Helping Teens Understand the Value of Intellectual Traits


We know that we want to teach high school students to think critically, but where is the best place to start? In a situation where the most you seem to be able to get out of a kid is “This sucks!”-- where do you begin? 

The Paul and Elder framework for critical thinking has three main components--standards, elements of thought, and intellectual traits--which can help us out. 

The movement of the components of the framework is cyclical as the thinking (if properly implemented) perpetuates and improves itself—that is, the standards must be applied to the elements of thought in order to develop the intellectual traits which help us better evaluate our thinking based on the standards, which are applied to the elements of thought, and so on… So, determining where to “jump” into the cycle is a decision we want to carefully consider.

One of the best hooks we can use for teens is anything that points directly back to them. Tressidder (2010), certified family, parent, and teen coach, notes that teens are “by definition, narcissistic.”  Ask any veteran high school teacher and you’ll hear rousing support of that point. This is Generation Me! I’m thinking we can use that inherent narcissism to draw students into the cycle via the intellectual traits, which focus on the thinker.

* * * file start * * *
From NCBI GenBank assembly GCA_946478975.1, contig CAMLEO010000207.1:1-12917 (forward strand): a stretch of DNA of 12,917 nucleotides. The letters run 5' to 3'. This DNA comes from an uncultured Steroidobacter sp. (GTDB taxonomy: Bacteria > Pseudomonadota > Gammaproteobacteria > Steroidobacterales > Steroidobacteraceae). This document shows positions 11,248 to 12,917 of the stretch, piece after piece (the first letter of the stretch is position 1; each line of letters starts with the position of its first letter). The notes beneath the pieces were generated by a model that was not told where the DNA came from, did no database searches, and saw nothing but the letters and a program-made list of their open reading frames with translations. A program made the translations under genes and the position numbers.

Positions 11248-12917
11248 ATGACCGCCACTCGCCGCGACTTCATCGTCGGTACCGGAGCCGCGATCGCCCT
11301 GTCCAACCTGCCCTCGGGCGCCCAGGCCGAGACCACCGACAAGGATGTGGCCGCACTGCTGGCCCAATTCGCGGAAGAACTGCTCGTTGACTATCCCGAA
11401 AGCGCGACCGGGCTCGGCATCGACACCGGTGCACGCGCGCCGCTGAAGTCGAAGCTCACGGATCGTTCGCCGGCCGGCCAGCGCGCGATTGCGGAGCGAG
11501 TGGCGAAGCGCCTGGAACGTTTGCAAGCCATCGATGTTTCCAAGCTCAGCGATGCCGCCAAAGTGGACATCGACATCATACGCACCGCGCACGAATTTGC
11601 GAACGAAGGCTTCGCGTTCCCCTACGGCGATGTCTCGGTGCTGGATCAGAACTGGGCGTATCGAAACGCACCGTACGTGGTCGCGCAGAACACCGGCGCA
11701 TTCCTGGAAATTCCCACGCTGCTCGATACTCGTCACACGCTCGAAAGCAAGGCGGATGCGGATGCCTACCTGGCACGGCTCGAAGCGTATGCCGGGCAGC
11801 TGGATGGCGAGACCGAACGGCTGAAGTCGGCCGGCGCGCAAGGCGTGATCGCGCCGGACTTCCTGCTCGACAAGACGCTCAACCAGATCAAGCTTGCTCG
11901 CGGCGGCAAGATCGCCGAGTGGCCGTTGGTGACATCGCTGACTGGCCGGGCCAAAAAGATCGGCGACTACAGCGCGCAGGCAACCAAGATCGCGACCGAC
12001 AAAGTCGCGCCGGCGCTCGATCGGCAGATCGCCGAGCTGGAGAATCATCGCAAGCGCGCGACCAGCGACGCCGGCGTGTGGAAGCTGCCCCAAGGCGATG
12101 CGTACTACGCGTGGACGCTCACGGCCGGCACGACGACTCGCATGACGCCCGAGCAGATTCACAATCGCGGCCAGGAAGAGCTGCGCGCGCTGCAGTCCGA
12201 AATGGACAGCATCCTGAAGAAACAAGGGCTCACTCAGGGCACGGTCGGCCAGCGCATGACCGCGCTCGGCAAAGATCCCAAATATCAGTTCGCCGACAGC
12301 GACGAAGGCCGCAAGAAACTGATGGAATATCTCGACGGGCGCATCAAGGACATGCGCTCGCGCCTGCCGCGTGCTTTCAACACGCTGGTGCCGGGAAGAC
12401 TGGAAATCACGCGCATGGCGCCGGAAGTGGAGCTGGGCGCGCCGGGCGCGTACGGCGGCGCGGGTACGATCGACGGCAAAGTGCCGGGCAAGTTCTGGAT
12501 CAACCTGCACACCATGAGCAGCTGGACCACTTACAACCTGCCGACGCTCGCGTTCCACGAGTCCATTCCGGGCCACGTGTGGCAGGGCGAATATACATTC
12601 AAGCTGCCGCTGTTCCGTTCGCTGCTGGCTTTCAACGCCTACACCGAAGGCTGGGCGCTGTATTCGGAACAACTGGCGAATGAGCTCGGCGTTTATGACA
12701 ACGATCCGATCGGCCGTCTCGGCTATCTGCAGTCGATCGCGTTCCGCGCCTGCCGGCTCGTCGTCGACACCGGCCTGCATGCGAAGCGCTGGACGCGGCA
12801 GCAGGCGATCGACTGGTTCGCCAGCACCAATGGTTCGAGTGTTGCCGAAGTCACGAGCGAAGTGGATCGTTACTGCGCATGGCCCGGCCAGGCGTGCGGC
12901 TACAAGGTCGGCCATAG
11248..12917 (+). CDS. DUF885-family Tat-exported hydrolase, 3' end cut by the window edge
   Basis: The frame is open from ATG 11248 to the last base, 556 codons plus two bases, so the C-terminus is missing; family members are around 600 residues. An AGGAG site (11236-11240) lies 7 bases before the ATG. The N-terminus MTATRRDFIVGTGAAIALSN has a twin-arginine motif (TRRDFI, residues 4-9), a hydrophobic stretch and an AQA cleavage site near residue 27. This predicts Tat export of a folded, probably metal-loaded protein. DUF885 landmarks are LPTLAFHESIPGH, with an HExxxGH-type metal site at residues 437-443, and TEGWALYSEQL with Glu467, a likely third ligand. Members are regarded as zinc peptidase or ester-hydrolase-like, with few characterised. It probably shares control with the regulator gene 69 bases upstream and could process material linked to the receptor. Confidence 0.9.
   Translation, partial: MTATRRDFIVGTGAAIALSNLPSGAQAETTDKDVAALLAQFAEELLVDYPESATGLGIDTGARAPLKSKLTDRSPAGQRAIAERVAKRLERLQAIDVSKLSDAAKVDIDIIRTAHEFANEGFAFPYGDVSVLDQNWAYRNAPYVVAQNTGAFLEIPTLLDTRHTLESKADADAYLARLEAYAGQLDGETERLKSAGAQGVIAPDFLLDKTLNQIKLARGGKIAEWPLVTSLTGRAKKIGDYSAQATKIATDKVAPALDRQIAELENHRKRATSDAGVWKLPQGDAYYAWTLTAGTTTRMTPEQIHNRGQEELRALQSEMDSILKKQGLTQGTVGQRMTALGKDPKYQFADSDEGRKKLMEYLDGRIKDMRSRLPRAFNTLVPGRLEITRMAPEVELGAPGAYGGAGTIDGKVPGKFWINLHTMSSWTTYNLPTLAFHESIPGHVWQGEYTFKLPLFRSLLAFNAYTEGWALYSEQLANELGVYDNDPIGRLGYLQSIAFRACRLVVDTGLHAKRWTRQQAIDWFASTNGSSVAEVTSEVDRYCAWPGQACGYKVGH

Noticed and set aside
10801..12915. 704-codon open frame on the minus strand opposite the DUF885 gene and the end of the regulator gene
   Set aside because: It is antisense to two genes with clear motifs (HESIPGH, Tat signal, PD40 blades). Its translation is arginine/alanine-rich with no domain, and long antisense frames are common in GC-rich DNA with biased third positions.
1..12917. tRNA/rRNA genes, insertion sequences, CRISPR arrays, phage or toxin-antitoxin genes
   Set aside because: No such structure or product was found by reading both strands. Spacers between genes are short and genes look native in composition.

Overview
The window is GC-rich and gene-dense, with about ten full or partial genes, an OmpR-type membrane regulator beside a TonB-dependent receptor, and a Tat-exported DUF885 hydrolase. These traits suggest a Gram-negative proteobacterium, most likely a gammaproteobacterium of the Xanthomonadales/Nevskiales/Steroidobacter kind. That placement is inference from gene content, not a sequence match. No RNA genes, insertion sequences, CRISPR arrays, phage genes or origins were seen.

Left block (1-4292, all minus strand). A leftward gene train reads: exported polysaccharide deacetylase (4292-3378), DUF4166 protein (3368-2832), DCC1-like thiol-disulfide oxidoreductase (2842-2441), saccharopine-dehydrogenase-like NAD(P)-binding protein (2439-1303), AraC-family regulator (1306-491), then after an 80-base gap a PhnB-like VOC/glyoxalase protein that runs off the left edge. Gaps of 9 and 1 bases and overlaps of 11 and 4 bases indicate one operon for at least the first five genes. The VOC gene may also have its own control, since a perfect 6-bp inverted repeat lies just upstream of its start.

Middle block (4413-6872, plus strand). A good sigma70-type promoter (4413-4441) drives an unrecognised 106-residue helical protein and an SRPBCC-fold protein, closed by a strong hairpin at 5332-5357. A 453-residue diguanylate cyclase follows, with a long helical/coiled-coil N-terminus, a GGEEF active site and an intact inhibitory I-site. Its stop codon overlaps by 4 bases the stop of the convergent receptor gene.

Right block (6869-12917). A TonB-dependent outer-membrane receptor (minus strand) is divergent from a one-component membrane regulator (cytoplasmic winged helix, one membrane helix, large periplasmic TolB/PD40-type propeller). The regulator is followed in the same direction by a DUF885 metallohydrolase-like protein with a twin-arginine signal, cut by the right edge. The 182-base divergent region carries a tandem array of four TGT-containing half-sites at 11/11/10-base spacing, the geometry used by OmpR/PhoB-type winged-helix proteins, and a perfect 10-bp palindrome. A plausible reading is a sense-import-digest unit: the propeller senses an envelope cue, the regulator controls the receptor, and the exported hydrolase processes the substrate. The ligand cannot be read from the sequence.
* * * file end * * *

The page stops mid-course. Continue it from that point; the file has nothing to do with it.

High schoolers will no doubt be interested in whether they have certain traits (such as Intellectual Courage and Intellectual Autonomy), and they might also have some misconceptions about Intellectual Humility. The opening discussion on the traits will need to be very compelling and open. The introduction is half the battle as we have to somehow convince the most stubborn, narcissistic group of inhabitants on the planet that intellectual traits are desirable and worth the effort to cultivate.

In a society where it’s all about the “bling,” it’s no easy task. We have to convince adolescents to do what most adults don’t do: look at things from multiple perspectives in a reflective, mindful way, basing their decisions on relevant facts as opposed to opinions and bias. 

Here’s what might work. (Again, this is just a way to begin the discussion. The idea is that you’ll revisit the traits throughout the year—this isn’t a one-time deal.)

Pre-assessment: Have students write down what they think about these statements (or possibly create a quick online survey with a Likert scale that runs from Strongly Agree to Strongly Disagree:

When I have to solve a problem, it’s important that:

            I make sure I have all the facts, and if I don’t, that I can identify that I still need to gather              information.